An extract from a work in progress.
It is the 31st December, 1910.
The bow of The Terra Nova ploughs slowly through the Antarctic’s Ross Sea as floes impede the heavily-laden ship. A snowstorm earlier in the day has made the deck feel cold and damp as chunks of melting ice fall from the ship’s ropes like ripe fruits from a tree. Though it is summertime, awe-inspiring mountains of frozen water pose as abstract sculptures in the perilous sea. Captain Robert Falcon Scott and his crew are within two days’ sail of Ross Island, the final destination from which the march to the South Pole will begin. In the distance Mount Sabine illuminated by the midnight sun evokes a vision of purity that leaves Dr Edward Leicester Atkinson Junior, the ship’s surgeon, contemplative. He thinks to share the sight with the youngest member of the wardroom, Aspley Cherry-Garrard.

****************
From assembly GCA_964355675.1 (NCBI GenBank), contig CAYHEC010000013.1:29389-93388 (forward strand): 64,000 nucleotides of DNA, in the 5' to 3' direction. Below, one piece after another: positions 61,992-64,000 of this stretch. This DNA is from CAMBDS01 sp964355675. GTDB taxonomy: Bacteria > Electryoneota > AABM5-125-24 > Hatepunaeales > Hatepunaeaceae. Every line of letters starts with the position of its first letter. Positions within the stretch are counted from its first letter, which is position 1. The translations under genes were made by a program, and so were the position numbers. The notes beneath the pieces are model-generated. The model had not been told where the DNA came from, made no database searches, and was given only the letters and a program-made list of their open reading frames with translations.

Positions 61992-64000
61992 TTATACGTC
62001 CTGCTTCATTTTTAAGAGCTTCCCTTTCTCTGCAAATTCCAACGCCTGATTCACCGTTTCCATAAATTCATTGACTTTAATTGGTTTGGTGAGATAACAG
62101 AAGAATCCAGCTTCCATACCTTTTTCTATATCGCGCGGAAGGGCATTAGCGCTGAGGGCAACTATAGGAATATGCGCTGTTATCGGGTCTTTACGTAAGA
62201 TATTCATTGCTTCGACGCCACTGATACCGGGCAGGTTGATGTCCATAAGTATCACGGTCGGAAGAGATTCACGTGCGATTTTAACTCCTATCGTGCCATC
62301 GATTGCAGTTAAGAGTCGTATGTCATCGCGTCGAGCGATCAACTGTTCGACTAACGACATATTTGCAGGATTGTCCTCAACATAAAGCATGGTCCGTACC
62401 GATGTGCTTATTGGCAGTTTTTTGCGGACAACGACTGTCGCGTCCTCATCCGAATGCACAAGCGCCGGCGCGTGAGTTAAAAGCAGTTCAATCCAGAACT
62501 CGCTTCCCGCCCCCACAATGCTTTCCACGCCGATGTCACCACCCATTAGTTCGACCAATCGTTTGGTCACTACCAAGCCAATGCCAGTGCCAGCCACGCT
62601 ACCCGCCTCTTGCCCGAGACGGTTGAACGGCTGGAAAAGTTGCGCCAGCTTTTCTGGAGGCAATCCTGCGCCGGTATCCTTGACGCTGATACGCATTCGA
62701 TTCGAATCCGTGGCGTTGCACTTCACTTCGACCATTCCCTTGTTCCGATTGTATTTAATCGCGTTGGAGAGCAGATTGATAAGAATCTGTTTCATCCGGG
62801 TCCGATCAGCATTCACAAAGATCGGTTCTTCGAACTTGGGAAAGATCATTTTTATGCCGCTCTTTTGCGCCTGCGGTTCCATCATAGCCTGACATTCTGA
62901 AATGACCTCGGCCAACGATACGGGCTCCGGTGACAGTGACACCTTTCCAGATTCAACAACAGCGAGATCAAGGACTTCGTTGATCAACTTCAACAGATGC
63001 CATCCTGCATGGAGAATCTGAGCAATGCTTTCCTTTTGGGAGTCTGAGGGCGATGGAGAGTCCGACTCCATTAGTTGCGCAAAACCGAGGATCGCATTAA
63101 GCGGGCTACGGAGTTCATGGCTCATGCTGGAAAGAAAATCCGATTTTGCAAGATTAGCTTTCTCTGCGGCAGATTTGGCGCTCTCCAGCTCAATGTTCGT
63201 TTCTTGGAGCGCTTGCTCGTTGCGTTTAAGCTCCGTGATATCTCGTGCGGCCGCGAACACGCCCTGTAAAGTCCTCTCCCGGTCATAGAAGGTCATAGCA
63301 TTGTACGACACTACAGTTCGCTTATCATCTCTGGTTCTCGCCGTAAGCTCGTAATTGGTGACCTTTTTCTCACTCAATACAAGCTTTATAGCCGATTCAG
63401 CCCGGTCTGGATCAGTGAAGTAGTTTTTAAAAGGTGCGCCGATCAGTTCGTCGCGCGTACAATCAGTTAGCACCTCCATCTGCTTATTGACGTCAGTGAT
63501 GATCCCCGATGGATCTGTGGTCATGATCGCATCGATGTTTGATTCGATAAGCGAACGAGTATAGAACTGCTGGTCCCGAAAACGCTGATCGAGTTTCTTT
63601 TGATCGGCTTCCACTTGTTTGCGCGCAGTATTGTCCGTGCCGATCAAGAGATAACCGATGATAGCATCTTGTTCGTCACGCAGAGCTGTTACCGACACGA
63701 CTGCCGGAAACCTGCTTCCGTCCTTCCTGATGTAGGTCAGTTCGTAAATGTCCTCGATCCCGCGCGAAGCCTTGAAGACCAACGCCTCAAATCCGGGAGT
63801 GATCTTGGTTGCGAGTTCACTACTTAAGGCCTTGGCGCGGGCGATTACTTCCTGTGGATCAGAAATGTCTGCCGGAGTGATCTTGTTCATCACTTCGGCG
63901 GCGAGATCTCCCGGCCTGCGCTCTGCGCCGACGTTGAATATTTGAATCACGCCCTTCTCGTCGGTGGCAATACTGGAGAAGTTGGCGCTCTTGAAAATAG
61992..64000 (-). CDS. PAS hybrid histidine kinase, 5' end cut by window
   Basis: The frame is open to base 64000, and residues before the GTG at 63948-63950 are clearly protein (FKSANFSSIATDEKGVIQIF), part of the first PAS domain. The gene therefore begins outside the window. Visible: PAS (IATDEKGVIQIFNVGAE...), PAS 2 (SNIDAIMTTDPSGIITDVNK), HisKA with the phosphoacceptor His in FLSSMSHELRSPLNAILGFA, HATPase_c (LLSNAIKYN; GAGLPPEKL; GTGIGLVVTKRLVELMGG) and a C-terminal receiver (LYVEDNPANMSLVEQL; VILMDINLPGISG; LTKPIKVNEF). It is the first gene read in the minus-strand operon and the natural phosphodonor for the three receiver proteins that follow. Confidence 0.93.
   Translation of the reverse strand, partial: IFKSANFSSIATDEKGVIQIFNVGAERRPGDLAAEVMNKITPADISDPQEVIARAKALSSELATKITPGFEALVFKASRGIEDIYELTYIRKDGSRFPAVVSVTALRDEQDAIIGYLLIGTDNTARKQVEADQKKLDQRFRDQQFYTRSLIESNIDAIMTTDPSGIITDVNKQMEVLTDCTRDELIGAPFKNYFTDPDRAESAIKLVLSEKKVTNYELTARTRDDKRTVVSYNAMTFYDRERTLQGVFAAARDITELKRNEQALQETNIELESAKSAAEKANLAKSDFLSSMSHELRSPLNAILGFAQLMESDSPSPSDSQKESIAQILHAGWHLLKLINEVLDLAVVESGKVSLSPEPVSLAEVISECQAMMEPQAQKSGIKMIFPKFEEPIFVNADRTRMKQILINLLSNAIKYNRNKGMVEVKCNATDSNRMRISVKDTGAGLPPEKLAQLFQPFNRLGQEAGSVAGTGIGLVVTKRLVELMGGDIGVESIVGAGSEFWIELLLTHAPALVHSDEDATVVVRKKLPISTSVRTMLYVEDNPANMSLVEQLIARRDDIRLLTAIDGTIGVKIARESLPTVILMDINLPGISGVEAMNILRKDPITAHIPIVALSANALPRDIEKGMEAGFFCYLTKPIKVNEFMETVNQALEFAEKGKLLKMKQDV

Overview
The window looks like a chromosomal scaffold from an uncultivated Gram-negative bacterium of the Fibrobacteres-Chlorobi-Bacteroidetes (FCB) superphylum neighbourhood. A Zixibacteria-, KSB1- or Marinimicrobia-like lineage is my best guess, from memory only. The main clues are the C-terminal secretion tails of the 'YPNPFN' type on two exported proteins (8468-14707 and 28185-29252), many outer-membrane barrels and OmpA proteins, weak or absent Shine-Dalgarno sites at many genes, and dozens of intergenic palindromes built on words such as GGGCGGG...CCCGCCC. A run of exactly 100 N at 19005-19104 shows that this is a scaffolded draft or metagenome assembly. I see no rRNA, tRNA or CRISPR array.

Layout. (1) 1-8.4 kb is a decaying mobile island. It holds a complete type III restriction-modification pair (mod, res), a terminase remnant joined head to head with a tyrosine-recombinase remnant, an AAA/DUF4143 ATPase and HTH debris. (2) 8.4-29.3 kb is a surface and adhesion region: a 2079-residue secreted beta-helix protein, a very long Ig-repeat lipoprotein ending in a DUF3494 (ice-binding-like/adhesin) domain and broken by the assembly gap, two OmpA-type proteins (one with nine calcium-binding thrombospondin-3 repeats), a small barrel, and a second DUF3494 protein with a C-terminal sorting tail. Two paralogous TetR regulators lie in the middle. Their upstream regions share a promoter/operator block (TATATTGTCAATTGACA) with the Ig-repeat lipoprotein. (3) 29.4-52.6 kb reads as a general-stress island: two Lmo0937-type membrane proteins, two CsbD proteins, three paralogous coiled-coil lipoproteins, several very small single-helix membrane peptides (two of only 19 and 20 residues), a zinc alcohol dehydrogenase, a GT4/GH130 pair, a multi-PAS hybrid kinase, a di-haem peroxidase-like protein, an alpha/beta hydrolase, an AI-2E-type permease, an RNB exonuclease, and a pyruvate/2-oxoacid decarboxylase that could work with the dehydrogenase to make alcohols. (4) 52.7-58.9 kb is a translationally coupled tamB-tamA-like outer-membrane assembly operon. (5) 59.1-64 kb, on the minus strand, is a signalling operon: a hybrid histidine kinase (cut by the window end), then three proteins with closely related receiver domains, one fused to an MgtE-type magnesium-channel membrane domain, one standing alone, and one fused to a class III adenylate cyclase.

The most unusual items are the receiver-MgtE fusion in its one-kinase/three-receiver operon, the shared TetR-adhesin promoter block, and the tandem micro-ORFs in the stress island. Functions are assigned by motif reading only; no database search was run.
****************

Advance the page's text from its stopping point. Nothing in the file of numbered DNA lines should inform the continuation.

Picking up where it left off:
‘Wrap a blanket around you Cherry and come up on deck,’ says Atkinson trying to rouse the sleeping man. Captain Scott and most of the crew have already retired to bed. The last twenty-four hours had been difficult.
‘Have you seen the land?’ Atkinson says in an attempt to motivate Cherry to leave the warmth of his bunk. Cherry protests but lets himself be persuaded.
Up on deck Cherry is captivated by the magnificence of the sight and will later write in his 1922 memoir The Worst Journey In the World, ‘They were the most glorious peaks appearing as it were like satin.’
The cold gets the better of Cherry who abandons Atkinson on deck. But, it’s not just the sunlight and the landscape that enchants Atkinson; marking the beginning of the New Year is a religious ritual that he always observes. It reminds him too of a childhood of which he barely speaks.